Sunday, May 15, 2011

Finding Food for Frogs and Choosing Kids Fairly

Story: The Wide Mouthed Frog by Rex Schneider
Puppets: Frog, Crocodile, Seal, Monkey, Rabbit (or substitutes for the last three)
Props: Fly, Fish, Banana, Carrot (or substitutes to match puppets)
Presenters: Two (and works with one) + 3 child volunteers
Audience: Family Storytime
Link to "Storytelling with Puppets" video demo

We decided to do “The Wide Mouthed Frog” for storytime and realized how very many different ways there are to do this story. Sheila and I both had done it a few ways, and Brad added more ideas….in the end we chose this way, which is closest in structure to Rex Schneider’s book version, though there are several others:

I play the Frog with a puppet on my hand and start with a little song: “I’m a wide-mouthed frog / I live on a log / I’m brave and I’m wise / And I always eat…flies.” Then Frog catches a fly, chews and spits it out into the audience. Which sets up the pattern of Frog going around to other animals and asking them for advice about what to eat, since he’s tired of flies. When I’ve done this on my own, I sang a similar little song for each animal, such as: “I’m a big brown seal / And my favorite meal / Is a great big dish / Which is full of…fish.” So we tried that with the kids. Frog approached them and Sheila prompted them to do the lines. We have little lapel mikes, so they could mostly be heard. Then Frog tries the food, chews it, and spits it out into the audience. The flying food can be a bit wild, but if Frog apologizes to the child who grabs it and asks her to toss or bring it back up, it works fine. Staying in character works best for that.

Finally Frog meets Crocodile, played by Sheila with the ending twist: “I’m an old green Croc / And I swim among the rocks / I look like a log / And I like to eat….Frogs!” Some back and forth between the two (“Especially wide-mouthed frogs,” says Croc and Frog answers while making his mouth very very small), and a brief chase. Frog ends up where he started and reprises his opening song, ending this time with “…I’m not brave, I’m not wise / I guess I’ll still eat…flies.”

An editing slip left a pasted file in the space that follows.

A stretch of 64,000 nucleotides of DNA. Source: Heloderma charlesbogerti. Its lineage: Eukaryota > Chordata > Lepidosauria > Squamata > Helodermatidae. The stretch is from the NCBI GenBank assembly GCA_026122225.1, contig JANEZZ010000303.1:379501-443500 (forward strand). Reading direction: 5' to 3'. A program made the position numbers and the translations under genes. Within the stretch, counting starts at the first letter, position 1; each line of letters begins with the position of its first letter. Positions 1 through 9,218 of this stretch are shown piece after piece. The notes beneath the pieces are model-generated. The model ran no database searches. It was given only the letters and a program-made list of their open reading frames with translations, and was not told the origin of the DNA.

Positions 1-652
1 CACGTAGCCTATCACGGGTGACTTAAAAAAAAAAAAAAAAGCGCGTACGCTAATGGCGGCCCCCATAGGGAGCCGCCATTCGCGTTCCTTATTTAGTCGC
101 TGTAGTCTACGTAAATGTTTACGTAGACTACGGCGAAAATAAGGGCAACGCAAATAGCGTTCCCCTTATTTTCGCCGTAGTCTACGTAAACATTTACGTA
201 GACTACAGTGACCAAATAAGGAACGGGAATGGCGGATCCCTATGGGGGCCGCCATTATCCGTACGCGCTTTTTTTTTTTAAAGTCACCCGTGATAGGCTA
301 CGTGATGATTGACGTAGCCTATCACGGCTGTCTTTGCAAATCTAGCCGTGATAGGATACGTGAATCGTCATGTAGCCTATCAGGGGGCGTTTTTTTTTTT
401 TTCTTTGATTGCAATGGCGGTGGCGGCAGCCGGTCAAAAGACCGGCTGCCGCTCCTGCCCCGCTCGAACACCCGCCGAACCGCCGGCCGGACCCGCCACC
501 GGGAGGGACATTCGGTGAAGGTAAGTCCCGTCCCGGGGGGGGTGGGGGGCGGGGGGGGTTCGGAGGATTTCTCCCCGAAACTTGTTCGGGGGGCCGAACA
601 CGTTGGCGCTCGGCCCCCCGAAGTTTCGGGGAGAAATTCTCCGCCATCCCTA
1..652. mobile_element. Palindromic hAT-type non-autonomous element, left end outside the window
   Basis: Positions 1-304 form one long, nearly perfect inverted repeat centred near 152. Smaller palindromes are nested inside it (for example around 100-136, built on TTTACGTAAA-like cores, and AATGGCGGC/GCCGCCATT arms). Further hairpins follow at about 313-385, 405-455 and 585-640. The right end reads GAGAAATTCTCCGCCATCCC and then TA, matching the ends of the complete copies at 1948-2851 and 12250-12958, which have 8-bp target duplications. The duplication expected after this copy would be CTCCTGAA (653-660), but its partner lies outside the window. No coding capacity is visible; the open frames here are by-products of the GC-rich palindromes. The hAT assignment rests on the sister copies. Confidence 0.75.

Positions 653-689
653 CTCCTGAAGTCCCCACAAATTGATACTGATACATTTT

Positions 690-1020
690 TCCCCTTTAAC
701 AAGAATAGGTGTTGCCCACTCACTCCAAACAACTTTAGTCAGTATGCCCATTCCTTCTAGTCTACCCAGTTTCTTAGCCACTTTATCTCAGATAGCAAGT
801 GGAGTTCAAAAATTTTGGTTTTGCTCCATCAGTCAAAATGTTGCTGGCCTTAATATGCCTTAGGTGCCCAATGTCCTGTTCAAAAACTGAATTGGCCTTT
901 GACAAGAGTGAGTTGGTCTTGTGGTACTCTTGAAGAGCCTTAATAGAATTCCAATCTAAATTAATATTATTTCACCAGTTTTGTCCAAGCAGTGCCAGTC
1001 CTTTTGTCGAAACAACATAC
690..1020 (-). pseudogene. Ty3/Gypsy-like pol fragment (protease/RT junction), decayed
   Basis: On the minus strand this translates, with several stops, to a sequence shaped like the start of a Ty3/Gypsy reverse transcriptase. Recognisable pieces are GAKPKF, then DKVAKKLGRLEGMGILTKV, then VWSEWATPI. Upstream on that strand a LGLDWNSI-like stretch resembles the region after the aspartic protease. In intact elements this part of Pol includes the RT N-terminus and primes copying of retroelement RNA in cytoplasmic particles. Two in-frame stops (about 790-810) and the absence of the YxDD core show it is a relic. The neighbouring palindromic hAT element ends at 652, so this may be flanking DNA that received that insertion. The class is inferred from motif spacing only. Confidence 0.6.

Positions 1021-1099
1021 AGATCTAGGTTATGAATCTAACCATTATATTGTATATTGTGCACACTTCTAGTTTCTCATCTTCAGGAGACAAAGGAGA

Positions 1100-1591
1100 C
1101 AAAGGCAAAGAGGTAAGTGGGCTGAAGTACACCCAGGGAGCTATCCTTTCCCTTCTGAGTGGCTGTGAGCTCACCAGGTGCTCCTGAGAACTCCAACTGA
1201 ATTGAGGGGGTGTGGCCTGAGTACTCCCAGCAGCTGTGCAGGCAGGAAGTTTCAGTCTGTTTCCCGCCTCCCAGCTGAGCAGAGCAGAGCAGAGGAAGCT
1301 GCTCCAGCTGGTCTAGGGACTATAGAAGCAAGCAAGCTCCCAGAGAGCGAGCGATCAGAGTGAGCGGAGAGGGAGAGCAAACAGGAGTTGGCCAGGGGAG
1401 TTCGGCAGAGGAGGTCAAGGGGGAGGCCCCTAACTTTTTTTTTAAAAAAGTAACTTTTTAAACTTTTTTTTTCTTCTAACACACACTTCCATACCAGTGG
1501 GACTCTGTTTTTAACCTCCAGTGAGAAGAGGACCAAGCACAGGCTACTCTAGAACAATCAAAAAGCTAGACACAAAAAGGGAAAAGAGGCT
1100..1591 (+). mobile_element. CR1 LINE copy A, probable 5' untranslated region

The first couple times through this we had Frog come out into the audience to meet the kids with the puppets. Kind of fun, but in the end we decided it works better to bring the kids up to the front. They can face the whole audience and they have a better idea of what they’re supposed to be doing. Another change we’ll make next time is not to bother with prompting the kids to do the rhyming songs. A few times they were just all ready to say “I’m a monkey!...I eat bananas,” and that would have been fine and easier to follow. But it’s really hard to go wrong with this story, however you do it….

One challenge that arose this week is a frequent one for us. How to decide which three kids to pick to take part? Since we do involve the kids fairly frequently, some of them are really set on being up there when the time comes. Often those are the ones who have the most trouble staying seated, raising a hand, and waiting patiently, which is what we ask them to do when we pick. This week one three year old who typically sits in the back and just watches everything marched right up to the front row, got picked and did a great job. In another session, one girl who has never been picked just couldn’t hold in her disappointment and broke out in tears. So she gets chosen next time for sure. But there are so many kids and it’s hard to keep track of them, so we’re sure to leave some out. I guess it’s one of the many life lessons that kids learn from storytime; not just “books are fun,” and “the library is great,” but also: “you don’t always get picked.”

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